The biblical idea of leadership is one of servant leadership, where leaders serve others and lead by example. As Matthew 23:11-12 reminds us, "The greatest among you shall be your servant. Whoever exalts himself will be humbled, and whoever humbles himself will be exalted." Therefore, the more we strive to serve others, the more impact we can make in the world.


Servanthood in Action


According to Pastor Jason, the key to making a meaningful impact in the world is not through being the best visionary leader or the most successful entrepreneur, but rather through being the greatest servant. He emphasizes that healthy churches that have made a significant difference over the long term have embedded a culture of love and servanthood, rather than a culture of domination and control.


This idea of servanthood is central to the teachings of Jesus. In Matthew 20:26-28, Jesus says, "But whoever would be great among you must be your servant, and whoever would be first among you must be your slave, even as the Son of Man came not to be served but to serve, and to give his life as a ransom for many." Jesus himself exemplified servanthood by humbling himself to serve others and ultimately sacrificing his life for the sake of humanity.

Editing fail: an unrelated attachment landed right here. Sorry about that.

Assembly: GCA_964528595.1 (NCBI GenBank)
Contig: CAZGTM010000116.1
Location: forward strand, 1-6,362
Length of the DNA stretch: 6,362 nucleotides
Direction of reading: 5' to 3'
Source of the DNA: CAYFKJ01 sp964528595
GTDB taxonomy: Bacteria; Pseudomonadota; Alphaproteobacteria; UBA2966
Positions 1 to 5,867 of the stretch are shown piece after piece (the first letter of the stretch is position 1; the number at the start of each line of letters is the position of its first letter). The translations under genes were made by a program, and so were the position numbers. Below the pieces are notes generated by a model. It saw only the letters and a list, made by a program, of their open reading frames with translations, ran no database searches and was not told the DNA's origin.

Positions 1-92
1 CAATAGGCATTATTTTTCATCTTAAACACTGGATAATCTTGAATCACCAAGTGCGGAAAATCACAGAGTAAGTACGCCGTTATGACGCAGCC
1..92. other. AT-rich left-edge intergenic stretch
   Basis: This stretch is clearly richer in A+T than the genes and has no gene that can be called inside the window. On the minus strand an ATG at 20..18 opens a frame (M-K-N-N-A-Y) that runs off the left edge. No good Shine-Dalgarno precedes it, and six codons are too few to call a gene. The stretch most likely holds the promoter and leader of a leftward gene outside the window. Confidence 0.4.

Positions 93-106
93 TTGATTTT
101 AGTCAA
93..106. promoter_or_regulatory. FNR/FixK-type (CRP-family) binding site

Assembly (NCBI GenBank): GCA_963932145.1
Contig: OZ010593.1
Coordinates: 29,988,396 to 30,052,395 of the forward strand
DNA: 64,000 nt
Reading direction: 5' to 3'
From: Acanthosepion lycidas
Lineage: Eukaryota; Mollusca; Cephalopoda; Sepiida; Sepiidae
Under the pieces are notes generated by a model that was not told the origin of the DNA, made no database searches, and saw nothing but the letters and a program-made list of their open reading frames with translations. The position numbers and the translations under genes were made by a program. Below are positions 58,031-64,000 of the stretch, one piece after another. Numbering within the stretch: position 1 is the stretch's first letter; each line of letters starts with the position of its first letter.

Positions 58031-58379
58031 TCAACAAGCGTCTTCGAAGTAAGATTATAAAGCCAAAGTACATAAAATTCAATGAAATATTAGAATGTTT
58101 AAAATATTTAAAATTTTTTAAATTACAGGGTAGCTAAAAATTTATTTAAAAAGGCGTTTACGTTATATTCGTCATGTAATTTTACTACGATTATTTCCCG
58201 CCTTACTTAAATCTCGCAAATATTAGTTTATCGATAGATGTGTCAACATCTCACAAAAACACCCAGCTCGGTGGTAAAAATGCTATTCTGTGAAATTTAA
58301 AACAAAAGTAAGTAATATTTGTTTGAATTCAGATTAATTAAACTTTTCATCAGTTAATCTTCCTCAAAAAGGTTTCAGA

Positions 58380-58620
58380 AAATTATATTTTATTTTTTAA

Similarly, in John 13:34-35, Jesus teaches his disciples, "A new commandment I give to you, that you love one another: just as I have loved you, you also are to love one another. By this, all people will know that you are my disciples if you have a love for one another." Here, Jesus emphasizes the importance of love and service as defining characteristics of his followers.


In Philippians 2:3-4, Paul encourages his readers to adopt a mindset of servanthood, saying, "Do nothing from rivalry or conceit, but in humility count others more significant than yourselves. Let each of you look not only to his own interests but also to the interests of others." This selfless attitude is a key aspect of servanthood, as we prioritize the needs of others above our own.


In conclusion, the concept of servanthood is central to the teachings of Jesus and is essential for making a meaningful impact in the world. As we love and serve others, we reflect the character of Christ and demonstrate the power of his love to the world around us.